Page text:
I don't know what the garage you've had quotes from will do, but £600 sounds perfectly reasonable, even cheap, assuming they do a proper job. You are right though, you need to remove the rust. If you can't remove it completely, you need to use some kind of converter that stops it from rusting.

Regarding oil, my dad used to protect our old mini, by pouring used engine oil in all cavities during the winter. Not pretty, practical, or environmentally sound, but it worked. 

just read this perfectly worded and explained i shall say. not everyone explaisn things. 
to my point. so it best to use hammerite paint frist. would you spray or brush paint it??
and with Waxoyl. i noticed they different sorts from hammerite

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1 minute ago, Bper said:

This intrigues me, many car detailing videos show them power washing the underside of the car. Now that seems a good idea but whilst the water will drip off what effect does that have on starting or encouraging rust?

 

 

that is a good point. i wash my underside once a month to remove dirt and salt as i travel around a bit and have a main river nearby. i am actually wanting to restore my corolla at some point. but nothing remvoing the strachs so it needs a respary

 

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The £600 quote (Inc vat) was from rust busters at Spalding, here in Lincolnshire.

Sorry I don't know how to put links on through this phone, but if you Google the above it brings it up.

Flash 22 linked it for me on a previous thread when I was asking about this.

So thank you APS for such a clear description of the problem and cure.🙂

If you have time, maybe you could look at the process from rust busters and give me your opinion on it.

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6 minutes ago, flash22 said:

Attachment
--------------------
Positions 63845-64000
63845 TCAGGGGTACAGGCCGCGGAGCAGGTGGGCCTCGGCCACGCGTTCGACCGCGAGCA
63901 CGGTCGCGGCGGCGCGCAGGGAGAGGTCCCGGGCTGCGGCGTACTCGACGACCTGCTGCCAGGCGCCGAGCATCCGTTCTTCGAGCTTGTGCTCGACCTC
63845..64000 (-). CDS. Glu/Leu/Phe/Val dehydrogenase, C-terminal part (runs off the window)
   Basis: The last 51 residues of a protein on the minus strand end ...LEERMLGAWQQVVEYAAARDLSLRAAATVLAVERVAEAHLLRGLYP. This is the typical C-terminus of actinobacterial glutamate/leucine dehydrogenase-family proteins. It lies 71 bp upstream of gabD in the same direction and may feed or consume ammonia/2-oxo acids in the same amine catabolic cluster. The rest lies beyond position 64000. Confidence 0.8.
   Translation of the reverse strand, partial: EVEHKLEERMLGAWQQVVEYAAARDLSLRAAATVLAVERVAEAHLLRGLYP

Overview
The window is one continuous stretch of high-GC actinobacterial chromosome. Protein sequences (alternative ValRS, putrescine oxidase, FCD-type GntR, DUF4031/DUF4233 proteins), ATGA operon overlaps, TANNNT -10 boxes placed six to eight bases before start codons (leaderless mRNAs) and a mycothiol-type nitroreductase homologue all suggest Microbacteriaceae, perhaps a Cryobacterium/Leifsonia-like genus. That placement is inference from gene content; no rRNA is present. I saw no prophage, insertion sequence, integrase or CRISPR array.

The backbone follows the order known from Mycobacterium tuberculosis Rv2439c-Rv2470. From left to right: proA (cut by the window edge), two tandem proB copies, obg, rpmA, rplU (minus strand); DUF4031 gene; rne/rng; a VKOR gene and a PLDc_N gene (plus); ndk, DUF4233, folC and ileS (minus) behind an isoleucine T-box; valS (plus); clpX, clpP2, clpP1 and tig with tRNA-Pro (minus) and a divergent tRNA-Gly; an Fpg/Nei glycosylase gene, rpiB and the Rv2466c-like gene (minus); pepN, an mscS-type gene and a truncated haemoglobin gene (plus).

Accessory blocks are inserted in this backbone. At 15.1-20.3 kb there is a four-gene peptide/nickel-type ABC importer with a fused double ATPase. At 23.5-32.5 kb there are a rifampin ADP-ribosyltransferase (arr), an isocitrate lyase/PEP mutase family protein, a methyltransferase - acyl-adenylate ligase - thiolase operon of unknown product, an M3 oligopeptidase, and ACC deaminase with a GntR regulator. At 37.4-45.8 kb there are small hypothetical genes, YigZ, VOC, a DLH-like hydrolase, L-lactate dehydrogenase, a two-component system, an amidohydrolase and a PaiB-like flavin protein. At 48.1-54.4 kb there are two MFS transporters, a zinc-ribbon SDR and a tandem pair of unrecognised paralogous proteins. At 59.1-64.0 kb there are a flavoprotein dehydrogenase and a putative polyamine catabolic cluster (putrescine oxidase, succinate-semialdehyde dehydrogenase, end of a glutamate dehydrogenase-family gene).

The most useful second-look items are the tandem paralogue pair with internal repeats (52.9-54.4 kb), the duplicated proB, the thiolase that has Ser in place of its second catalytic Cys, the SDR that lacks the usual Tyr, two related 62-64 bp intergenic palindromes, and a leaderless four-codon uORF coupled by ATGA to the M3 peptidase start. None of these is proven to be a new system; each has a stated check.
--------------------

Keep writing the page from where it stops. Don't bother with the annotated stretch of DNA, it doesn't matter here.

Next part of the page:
It depends on the brand most are acid/alkyl, it takes away the oxygen breaking the rust reaction cycle, have a look on youtube

so which would be better the acid or alkyl one? thinking of getting hammertie to stop rust then use a black paint then clear waxoyl on top. got some heavy ruse on back wheel areas

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3 minutes ago, flash22 said:

Hammerite will just trap the rust tbh

i understand that with the paint. but the rust remover gel really?
https://www.halfords.com/motoring/paints-and-body-repair/rust-removal-and-treatment/hammerite-rust-remover-gel-100ml-728550.html

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I used to use a product called Kur rust.  It was a thick product, painted on and then removed.  Cured rust was then black.  If rust spots remained visible reapply. 

I then applied a zinc paint.  Once that was cured I would undercoat, top coat and then underseal. 

Waxoyl was one product I would apply but another not mentioned is Supertrol.  This is ideal for its creeping action.  It is ideal for getting into seams and box sections. 

It is much lighter than Waxoyl and a little heavier that WD40. 

 

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4 minutes ago, Roy124 said:

I used to use a product called Kur rust.  It was a thick product, painted on and then removed.  Cured rust was then black.  If rust spots remained visible reapply. 

I then applied a zinc paint.  Once that was cured I would undercoat, top coat and then underseal. 

Waxoyl was one product I would apply but another not mentioned is Supertrol.  This is ideal for its creeping action.  It is ideal for getting into seams and box sections.